Three weeks after his release from the Philadelphia Athletics, the Cleveland Bronchos sign outfielder and northeast Ohio native Elmer Flick in a move that will benefit the team for years.
Flick, who broke into the Majors with the Philadelphia Phillies in 1898, hopped to the Athletics following the 1901 season, but was released after playing eleven games with the club. After relocating back to Cleveland and rejoining his former teammate from Philadelphia, Nap Lajoie, he hit .297 in 110 games and became a regular in the outfield for the team and on the leaderboard in the American League. He led the league in steals in 1904 and 1906, triples from 1905 to 1907, batting average in 1905, and games played, at bats, and runs scored in 1906. During the high point of his career, he was part of a discussed trade by the Detroit Tigers for Ty Cobb.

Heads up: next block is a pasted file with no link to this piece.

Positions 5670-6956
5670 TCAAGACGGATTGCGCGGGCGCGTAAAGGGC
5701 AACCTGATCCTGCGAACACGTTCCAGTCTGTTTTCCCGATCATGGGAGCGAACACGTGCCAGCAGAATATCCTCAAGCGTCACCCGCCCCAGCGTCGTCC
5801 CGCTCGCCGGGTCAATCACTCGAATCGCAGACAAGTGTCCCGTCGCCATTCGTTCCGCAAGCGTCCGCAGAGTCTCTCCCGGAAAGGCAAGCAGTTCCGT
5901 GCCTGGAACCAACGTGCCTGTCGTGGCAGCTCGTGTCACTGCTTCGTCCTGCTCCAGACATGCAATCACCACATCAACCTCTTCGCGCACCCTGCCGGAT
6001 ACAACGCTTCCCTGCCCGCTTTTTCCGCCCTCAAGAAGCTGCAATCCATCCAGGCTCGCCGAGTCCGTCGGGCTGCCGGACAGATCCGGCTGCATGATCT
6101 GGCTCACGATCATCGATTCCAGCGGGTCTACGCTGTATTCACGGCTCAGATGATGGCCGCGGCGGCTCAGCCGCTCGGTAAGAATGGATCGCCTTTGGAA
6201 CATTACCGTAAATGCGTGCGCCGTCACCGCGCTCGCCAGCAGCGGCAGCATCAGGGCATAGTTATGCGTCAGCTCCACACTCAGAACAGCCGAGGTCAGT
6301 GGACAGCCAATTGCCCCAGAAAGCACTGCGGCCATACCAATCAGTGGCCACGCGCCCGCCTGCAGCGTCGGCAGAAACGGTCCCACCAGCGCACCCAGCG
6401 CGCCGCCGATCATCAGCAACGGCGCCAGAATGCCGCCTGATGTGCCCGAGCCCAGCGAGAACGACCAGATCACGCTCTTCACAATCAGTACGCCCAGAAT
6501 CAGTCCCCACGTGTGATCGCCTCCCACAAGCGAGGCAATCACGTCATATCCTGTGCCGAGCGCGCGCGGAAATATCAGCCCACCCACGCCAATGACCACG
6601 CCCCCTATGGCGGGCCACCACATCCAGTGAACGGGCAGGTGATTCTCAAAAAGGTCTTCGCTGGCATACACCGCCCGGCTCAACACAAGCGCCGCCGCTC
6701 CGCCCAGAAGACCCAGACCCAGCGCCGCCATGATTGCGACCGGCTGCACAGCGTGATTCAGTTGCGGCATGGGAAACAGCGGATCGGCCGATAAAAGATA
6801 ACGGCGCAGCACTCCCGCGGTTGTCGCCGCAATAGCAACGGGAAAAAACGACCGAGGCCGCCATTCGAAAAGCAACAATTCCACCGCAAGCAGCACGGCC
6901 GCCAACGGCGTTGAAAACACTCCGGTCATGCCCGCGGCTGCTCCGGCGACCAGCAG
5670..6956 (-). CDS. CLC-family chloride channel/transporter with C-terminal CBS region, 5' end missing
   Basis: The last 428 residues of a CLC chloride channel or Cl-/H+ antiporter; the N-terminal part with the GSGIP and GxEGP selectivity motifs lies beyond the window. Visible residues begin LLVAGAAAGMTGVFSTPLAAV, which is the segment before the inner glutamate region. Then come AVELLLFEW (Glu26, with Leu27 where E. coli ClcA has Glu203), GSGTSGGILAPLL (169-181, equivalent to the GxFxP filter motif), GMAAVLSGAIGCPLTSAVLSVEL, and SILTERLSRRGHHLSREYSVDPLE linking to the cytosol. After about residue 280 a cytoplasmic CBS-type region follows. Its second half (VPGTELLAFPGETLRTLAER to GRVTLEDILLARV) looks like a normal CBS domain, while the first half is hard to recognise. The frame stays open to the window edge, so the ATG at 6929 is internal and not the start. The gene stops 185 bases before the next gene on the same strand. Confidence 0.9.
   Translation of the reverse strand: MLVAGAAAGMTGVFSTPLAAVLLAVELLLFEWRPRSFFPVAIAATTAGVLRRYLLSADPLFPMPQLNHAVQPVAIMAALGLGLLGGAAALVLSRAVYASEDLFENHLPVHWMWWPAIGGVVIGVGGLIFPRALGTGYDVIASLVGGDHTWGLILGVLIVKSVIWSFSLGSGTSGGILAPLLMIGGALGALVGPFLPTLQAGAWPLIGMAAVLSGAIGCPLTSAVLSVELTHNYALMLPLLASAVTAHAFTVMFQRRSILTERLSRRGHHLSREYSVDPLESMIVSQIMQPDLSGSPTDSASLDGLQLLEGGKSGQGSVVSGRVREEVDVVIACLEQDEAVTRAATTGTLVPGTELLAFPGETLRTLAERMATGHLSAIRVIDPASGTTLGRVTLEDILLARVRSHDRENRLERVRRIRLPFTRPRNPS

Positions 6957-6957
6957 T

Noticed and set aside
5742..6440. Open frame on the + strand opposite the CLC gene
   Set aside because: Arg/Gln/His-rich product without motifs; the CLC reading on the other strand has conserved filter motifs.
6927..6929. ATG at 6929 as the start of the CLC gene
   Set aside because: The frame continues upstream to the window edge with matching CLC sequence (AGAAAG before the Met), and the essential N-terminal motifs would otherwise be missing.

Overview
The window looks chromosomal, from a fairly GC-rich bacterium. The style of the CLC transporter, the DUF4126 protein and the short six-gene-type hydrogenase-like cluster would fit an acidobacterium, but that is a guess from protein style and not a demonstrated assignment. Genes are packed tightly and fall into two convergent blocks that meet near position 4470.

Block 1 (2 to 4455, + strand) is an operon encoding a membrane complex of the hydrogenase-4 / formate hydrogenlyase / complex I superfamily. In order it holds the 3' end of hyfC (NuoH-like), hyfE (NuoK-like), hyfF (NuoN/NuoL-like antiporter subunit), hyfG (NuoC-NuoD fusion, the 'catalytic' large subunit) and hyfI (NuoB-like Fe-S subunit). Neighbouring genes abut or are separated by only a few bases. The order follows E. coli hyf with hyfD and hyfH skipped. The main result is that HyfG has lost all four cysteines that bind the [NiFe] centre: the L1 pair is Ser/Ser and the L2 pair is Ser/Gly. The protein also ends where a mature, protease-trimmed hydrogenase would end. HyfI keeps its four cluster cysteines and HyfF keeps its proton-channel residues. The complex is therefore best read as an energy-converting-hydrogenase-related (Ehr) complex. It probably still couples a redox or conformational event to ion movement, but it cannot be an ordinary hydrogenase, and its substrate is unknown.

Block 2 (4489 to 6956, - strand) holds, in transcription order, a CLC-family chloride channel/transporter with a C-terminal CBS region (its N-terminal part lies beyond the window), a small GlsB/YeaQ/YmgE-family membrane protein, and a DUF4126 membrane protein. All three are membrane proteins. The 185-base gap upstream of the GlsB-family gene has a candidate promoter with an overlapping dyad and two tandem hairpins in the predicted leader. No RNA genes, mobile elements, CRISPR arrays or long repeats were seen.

His appearances on field dwindled badly in his final three seasons, concluding in 1910. He ended his 13-year career with a .313 batting average, but he did not quit playing entirely after 1910, spending several more years with the minor league Toledo Mud Hens before wrapping up his playing days.
He was voted into the Hall of Fame in 1963 by the Veteran’s Committee. He passed away in his hometown of Bedford in 1971, two days short of his 95th birthday. He has since been memorialized with a statue there in his honor.